Dust and vacuum weekly. Removing dust, dander, insect parts, pollen, and mold spores is largely a matter of sucking them up in your vacuum cleaner. Dust and vacuum at least once a week — more, if you have a large household, lots of pets, or live in a dusty area. Consider a robot vacuum cleaner that can remove contaminants from your home every day.
Take your shoes off at the door. The soles of your shoes carry all sorts of contaminants into your home, including herbicides, pesticides, gasoline, oil, and biological pollutants like mold and pollen. Instead of tracking these throughout your home, take off your shoes at the door, and slide on some house shoes that you only wear in the house.
Replace your HVAC filter. Every furnace and air conditioning system has a filter where the cold air return meets the indoor unit. This filter removes particles from the air that moves through. A dirty HVAC air filter won’t trap as many particles as a clean one, so check the filter each month, and when it’s clogged with dirt, replace it with a clean one. Choose the highest quality filter that your HVAC system will allow — check the manual, or ask your HVAC pro.
Use the kitchen and bathroom exhaust fans. Turn on the kitchen and bathroom exhaust fans whenever you’re cooking or bathing to remove excess moisture, gases, and particles from cooking, bathing, and using body-care or cleaning products.
Keep your home’s humidity level between 30 and 50 percent. Mold, mildew, and dust mite populations love high humidity, and if your home is very humid, you may have more than your share of these pollutants. If your home is too humid, install portable humidifiers around the house, or opt for a whole-house humidifier that works with your HVAC system. A simple hygrometer from your local hardware store will tell you the percentage of humidity in your air.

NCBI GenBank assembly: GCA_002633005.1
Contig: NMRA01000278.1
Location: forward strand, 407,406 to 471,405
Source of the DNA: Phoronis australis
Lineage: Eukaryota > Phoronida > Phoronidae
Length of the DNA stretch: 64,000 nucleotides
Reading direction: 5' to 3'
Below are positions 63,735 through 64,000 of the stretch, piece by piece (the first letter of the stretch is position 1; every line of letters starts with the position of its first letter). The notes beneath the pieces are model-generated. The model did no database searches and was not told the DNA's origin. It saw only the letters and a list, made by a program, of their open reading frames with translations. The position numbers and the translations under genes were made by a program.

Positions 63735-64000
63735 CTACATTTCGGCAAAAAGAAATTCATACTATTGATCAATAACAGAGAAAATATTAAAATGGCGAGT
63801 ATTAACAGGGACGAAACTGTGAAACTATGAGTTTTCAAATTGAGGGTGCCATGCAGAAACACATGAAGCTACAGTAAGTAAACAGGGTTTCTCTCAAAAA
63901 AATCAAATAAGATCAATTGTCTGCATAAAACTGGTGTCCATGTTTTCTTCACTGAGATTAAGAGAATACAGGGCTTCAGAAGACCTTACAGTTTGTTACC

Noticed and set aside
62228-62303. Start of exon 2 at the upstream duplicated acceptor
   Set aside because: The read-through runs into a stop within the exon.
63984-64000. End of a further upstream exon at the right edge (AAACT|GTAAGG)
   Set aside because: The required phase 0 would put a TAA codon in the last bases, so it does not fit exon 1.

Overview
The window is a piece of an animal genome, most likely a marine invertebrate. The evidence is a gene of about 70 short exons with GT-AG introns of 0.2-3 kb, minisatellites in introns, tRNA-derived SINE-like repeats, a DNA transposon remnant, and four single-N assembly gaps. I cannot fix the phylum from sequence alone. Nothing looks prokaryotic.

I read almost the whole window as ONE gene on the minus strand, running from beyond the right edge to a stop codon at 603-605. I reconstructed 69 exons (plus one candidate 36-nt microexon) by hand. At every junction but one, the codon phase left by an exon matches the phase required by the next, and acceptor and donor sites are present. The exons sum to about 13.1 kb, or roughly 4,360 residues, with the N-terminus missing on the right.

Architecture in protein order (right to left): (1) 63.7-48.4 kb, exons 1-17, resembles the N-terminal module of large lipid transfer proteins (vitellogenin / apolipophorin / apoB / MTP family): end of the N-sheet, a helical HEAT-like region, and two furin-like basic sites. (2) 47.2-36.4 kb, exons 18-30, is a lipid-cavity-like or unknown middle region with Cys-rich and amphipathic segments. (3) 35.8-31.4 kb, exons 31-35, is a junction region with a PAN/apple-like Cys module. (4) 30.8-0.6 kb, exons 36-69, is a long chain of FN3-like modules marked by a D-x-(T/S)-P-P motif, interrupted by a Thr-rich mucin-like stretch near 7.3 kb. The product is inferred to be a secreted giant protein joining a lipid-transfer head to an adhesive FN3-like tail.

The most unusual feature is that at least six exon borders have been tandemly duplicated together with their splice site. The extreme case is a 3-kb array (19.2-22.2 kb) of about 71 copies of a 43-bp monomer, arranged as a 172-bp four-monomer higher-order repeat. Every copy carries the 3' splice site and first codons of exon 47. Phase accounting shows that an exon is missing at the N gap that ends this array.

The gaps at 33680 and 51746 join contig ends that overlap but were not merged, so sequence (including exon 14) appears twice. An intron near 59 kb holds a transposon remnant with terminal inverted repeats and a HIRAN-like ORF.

Combustion pollution: Where there’s fire, there’s pollution
Any time you light a fire in the fireplace, turn on a space heater, cook on the stovetop, run your furnace, smoke a cigarette, or light a candle, you’re releasing combustion-related pollutants into your air, both gases and particles. Here’s how to reduce them for cleaner air.
Ventilate combustion appliances to the outdoors. Make sure all fuel-fired appliances, including stoves, furnaces, heaters, and clothes dryers, are vented to the outdoors. Any time you use the oven or stove to cook, turn on the exhaust fan. Never use a non-vented combustion appliance inside, which can produce dangerous gases like carbon monoxide.
Have your appliances inspected. Every year, before heating season, have your local HVAC professional inspect your furnace to make sure it’s safe to use for the duration of the heating season. Also, have your gas stove inspected and adjusted annually to ensure its emissions are within a safe range.
Have your chimney cleaned. Have your chimney inspected and cleaned each fall before you light the first fire and make sure the flue is open, and you follow safety protocol when you’re using the fireplace.
Don’t smoke inside. Cigarette smoke contains plenty of chemicals — many of them harmful. These chemicals lurk in your home’s air long after you put the cigarette or cigar out. Smoke outside, and don’t let anyone else smoke inside your home.
Choose naturally scented soy or beeswax candles. Conventional candles are made from paraffin, which is a waste product from petroleum processing and releases carcinogenic chemicals when it burns. Scented candles contain synthetic fragrances, which are made up of thousands of different chemicals, many of which are harmful. Instead, buy candles made from 100% beeswax or 100% vegetable-based waxes, such as soy wax. Choose candles that are scented with non-toxic, plant-based ingredients.
Adequate ventilation is central to good indoor air quality. Bringing outdoor air inside lowers the concentration of pollutants in your home’s air, and the best way to do this without a mechanical ventilation system is to open up those windows and doors whenever the weather permits and leave them open as long as you can.
Here are other ways to improve ventilation — and thus your air quality.
Use your exhaust vents. The exhaust vent in your bathroom removes air laden with moisture and body-care and cleaning chemicals, while the vent in your kitchen sends air rife with combustion and cooking fumes outdoors. Always turn these exhaust vents on while you’re bathing or cooking.